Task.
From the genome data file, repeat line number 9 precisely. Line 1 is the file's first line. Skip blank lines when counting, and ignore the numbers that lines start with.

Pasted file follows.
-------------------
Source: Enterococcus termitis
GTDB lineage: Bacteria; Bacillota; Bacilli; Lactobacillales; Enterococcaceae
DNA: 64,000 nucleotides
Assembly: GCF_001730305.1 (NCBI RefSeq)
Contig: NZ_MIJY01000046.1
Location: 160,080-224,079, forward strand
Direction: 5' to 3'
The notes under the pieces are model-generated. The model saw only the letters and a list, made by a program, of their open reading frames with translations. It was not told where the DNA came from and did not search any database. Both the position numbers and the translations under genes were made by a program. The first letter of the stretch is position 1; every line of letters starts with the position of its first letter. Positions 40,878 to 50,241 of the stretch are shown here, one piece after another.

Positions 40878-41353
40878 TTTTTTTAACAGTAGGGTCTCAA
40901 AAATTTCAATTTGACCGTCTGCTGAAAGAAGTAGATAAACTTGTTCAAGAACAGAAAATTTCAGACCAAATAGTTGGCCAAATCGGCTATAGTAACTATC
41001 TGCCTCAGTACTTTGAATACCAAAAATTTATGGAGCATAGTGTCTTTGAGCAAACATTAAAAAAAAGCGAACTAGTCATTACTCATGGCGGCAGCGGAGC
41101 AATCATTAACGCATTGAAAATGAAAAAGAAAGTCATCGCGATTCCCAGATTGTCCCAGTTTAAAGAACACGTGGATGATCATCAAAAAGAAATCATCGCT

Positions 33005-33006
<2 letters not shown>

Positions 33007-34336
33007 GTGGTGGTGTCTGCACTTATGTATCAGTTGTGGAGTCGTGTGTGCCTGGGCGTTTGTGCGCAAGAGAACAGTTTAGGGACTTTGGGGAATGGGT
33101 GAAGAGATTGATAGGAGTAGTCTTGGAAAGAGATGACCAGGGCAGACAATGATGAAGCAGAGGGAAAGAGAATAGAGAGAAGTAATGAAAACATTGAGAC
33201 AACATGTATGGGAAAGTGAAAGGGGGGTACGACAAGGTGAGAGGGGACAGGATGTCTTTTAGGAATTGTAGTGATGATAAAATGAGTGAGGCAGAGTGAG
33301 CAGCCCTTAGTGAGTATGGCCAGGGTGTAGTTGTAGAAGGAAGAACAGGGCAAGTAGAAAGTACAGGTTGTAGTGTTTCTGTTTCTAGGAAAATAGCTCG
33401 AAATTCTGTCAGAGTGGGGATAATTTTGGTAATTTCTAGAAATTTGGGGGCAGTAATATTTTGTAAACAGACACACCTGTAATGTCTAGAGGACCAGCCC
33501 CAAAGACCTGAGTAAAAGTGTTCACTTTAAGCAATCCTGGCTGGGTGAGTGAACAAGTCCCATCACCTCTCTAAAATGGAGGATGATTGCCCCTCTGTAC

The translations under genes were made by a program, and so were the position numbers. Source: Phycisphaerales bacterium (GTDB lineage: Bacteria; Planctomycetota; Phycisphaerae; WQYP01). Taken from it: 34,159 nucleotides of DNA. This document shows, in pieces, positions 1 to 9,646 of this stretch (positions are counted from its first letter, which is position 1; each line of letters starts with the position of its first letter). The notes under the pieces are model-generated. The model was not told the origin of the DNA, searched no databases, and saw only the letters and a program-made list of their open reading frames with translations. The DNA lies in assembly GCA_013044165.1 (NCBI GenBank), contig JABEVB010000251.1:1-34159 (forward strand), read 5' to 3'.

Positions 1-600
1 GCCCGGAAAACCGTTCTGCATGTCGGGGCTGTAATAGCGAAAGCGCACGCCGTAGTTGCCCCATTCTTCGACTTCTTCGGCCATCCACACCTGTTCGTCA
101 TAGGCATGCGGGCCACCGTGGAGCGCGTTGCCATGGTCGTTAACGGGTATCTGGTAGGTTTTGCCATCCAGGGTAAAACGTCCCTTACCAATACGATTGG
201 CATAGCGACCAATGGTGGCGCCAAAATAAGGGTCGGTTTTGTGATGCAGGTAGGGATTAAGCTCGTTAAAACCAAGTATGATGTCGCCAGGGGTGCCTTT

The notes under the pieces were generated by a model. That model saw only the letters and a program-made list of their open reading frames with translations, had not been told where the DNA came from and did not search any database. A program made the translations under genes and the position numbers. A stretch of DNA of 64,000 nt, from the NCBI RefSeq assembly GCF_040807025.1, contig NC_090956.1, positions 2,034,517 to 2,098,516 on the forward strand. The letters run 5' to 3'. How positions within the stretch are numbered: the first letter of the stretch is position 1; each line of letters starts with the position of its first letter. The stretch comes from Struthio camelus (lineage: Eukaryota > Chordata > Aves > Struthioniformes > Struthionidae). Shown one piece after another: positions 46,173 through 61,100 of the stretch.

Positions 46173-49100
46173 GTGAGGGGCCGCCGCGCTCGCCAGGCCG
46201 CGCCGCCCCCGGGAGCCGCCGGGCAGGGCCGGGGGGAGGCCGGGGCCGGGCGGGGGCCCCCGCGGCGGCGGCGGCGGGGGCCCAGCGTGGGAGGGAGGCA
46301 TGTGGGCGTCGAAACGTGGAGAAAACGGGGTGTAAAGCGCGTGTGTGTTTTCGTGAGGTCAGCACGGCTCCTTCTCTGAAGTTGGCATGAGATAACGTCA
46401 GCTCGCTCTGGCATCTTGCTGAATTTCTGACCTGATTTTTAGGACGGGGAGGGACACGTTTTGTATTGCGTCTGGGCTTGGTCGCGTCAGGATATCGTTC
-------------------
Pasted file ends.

Positions 40878-41353